L = 226.62959 degrees

{Note: The book value of the longitude of the ascending node, L, is 226.70986 degrees.}

f = 21.20895 degrees

w = 48.73692 degrees

{Note: The book value of the argument of perihelion, w, is 52.63858 degrees.}

ex = 0.1365170037

ey = 0.0454159545

u = 18.40105 degrees

M = 15.79891 degrees

P = 1188.6536 days

T = JD 2427231.2208

{According to Dubyago, asteroid 1590 Tsiolkovskaja (1933 NA) was at perihelion at JD 2427236.0497, so our figure was about five days early.}

Note: Don't use this set of orbital elements in hopes of locating this asteroid. The data used is over 70 years old, and the orbit calculated isn't good enough to track it for that long. This procedure calculates a preliminary set of orbital elements which needs improving by a more advanced method using a greater number of observations.

Jerry Abbott
Jenab
#8
Jul27-04, 01:57 PM
Sci Advisor
P: 115
We have reached the end of this dissertation. I must now go feed my goats and start fixing a kettle of stew for my supper.

Jerry Abbott
Jenab
#9
Aug5-04, 06:05 AM
Sci Advisor
P: 115
I have a FreePascal program with the above "method of Gauss" procedure online at

http://www.jabpage.org/features/gauss.zip

It's about 26 kB for the zip file. It contains the source code, the executable and the input data file. Output is to a DOSPROMPT window.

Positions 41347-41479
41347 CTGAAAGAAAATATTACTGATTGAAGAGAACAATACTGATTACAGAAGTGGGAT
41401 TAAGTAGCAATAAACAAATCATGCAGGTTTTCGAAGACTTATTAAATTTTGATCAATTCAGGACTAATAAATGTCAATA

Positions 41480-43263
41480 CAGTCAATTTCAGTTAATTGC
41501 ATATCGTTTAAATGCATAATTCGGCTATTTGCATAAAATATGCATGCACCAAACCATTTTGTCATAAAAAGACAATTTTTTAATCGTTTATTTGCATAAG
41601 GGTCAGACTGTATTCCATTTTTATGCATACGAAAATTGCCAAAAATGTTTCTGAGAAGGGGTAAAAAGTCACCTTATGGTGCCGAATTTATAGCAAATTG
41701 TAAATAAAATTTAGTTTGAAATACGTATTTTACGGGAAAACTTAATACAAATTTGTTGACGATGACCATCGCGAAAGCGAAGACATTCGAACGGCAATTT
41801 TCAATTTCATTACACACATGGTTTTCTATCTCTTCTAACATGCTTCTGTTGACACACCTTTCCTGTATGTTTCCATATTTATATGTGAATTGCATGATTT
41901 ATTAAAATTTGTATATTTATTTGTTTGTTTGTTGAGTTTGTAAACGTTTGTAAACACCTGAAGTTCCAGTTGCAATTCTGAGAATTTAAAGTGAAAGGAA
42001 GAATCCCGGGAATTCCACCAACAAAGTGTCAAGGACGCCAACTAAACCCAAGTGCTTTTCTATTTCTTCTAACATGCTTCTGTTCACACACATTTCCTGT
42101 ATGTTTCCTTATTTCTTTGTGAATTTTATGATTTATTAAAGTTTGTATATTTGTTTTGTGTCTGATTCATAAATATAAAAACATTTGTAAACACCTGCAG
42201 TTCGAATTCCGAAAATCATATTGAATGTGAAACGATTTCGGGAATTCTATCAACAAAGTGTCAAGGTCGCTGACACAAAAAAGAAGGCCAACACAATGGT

This program is for WIN32 type OS, such as WIN98 and such.

Jerry Abbott
Bumbleflea
#10
Jul4-07, 01:12 PM
P: 9
Hello, I'm Bumbleflea & this is my 1st post. I've come here as a layman seeking knowledge:

Me->
All of you:->

Please bear with me. First, what I'm interested in most is understanding the basic physics of our solar system, which led me to this sticky post.

My first impression is that this isn't written for dummies; it's written for students of astrophysics. Point in case:
For i=1 to 3
What the heck is 'i'?? A point in time? Are we simply talking about iterations of a loop, as in BASIC programming? If so, then why is the scope limited to 1<i<3?
The time of observation: t(i)
The position of the sun: Xs(i), Ys(i), Zs(i)
The unit vector in the direction of the planet: a(i), b(i), c(i)

The position vectors are in local celestial coordinates.

Handy Constants.

k = 0.01720209895 (mean motion of Earth, radians per day)
A = 0.00577551833 (days required for light to travel 1 AU)
Okay, so we're talking about one/two/three points in time. Got it.
I know what an 'abc' unit vector is & constants are fine with me, but then we get to:

First Approximation.

tau(1) = k {t(3)-t(2)}
tau(2) = k {t(3)-t(1)}
tau(3) = k {t(2)-t(1)}

nc(1) = tau(1)/tau(2)
nc(3) = tau(3)/tau(2)
......
Tau? ... TAU?!? Wtf is Tau?? Dummies wanna know!
NC? NC TAU?? Sounds like one of those rap-guys....
dagmare
#11
Oct23-07, 03:44 AM
P: 2
the unit vectors are:
for i = 1 .. 3
a(i) = cos(DEC(i))*cos(RA(i))
b(i) = cos(DEC(i))*sin(RA(i))
c(i) = sin(DEC(i))
next i

but before calculating that you need to convert hours to radians and deg to radians using:
for a given value in hours:
Value_in_rad = Value_in_h * PI/12.0
for a given value in deg
Value_in_rad = Value_in_red * PI/180

am i right?
Jenab2
#12
Jan14-08, 05:47 PM
P: 5
Quote Quote by Bumbleflea
My first impression is that this isn't written for dummies; it's written for students of astrophysics. Point in case: What the heck is 'i'?? A point in time?
i is an index variable. Part of the input for this algorithm are the geocentric right ascensions and declinations for an asteroid (or planet) at THREE DIFFERENT TIMES.

t1, RA1, DEC1
t2, RA2, DEC2
t3, RA3, DEC3

Or...

For i=1 to 3: t(i), RA(i), DEC(i)